Women vs Pop Culture

16 Dec

The Ties That BindFound strangled to death, with his own tie, three days later.

After my recent post regarding the problems with older films, I got thinking about gender and popular culture.

I choose to believe this is sarcasm.

You mean a woman could shatter it over the edge
of a table and ram the jagged end into your condescending man-bits?

Locating examples of vintage chauvinistic advertising is depressingly easy.
Wrong

Hard to tell if this is any better than the original ad, which, instead of “wives”, said “black people.”

What’s frustrating, to me at least, is that there seems to be a general assumption that these are relics of some ancient past, and not, say, something our own parents would have commonly seen in magazines lying around the house.
To be fair, that man is happy just to kill ANYONE.

Is it always illegal to be drunk at work? Don’t ask Mr Hobo.

I’m sure glad we’ve moved beyond our chauvinistic past.
Which is more vomit inducing, the ad or the sandwich?Gang-rape is never funny.

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3 Responses to “Women vs Pop Culture”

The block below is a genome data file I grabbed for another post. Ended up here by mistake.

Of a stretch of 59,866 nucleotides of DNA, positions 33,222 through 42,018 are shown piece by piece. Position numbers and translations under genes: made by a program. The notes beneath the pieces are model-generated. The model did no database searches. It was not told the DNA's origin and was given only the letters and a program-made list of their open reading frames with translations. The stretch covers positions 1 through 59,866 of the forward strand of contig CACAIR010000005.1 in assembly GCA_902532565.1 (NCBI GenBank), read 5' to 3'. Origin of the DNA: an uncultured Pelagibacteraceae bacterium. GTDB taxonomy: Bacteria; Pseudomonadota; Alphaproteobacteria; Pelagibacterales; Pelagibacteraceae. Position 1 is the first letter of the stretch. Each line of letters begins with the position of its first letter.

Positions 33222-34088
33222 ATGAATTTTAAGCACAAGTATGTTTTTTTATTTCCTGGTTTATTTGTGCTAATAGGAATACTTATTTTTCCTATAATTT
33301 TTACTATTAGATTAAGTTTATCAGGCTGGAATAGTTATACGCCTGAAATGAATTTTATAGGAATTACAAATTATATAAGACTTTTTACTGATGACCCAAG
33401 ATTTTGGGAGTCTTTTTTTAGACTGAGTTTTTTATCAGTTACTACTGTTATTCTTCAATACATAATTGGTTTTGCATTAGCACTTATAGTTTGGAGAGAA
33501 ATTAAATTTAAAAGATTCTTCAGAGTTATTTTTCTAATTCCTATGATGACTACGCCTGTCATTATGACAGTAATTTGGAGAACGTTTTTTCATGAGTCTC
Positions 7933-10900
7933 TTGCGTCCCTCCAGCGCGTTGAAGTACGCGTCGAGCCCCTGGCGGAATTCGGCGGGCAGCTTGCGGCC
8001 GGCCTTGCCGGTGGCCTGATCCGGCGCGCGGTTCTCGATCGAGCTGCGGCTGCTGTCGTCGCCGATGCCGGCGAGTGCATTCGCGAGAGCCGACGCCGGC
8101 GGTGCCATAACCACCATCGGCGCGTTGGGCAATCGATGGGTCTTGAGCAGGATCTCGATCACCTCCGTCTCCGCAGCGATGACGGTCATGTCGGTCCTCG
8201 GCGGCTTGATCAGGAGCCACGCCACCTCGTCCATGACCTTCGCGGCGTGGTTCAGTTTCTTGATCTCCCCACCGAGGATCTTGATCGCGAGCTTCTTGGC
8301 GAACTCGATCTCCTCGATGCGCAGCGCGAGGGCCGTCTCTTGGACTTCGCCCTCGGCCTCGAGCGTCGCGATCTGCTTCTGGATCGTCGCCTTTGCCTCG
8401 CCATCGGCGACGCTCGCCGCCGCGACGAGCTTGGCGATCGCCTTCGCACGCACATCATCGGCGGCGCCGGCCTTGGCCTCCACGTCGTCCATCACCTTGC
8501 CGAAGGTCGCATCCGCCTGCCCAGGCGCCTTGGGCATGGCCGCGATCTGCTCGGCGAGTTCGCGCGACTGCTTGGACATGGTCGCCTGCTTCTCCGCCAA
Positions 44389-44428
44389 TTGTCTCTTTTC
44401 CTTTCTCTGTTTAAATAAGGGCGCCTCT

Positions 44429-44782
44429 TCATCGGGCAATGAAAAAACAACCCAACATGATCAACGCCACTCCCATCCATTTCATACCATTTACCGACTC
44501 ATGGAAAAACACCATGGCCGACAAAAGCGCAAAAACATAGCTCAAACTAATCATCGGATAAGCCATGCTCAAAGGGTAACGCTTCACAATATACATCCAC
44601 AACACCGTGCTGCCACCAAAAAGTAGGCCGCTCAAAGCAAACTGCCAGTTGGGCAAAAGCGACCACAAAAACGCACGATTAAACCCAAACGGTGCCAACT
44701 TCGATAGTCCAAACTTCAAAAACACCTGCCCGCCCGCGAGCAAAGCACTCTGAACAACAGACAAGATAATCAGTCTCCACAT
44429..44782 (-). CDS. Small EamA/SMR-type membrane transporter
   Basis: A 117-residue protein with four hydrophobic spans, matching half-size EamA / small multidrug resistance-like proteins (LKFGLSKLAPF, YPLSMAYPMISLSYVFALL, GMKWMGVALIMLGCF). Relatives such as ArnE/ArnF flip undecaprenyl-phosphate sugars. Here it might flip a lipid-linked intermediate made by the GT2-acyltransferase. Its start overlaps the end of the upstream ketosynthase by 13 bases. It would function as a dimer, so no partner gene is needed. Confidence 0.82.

1. bmj2k December 16, 2010 at 13:32 #

    “Is it always illegal to kill a woman” is cracking me up, but the Van Heusen ad, with the man eating breakfast in bed wearing a crisp shirt and tie is so 1950’s it looks like a parody of the 1950’s.

    I was debating which era ads were worse, and I decided that the modern ads are worse because in the older ones, (except the murder ad), at least the men and women are involved in loving relationships, whereas in the new ones, they are pure sex objects.

    Yet there’s something about that BK ad…

    • JRD Skinner December 16, 2010 at 15:46 #

      Agreed about the Van Heusen ad – I wonder if the tie came with his dress-shirt PJs.

      It’s a fair point about the modern vs older ads, but I find it disturbing how interchangeable the misogynist phrasings are with racist ones.

  2. bmj2k December 17, 2010 at 01:22 #

    “I find it disturbing how interchangeable the misogynist phrasings are with racist ones.”

    I didn’t make that connection but you’re right. I guess maybe it is because they come from the same place and amount to the same thing- a way of elevating the one and devaluing the other.

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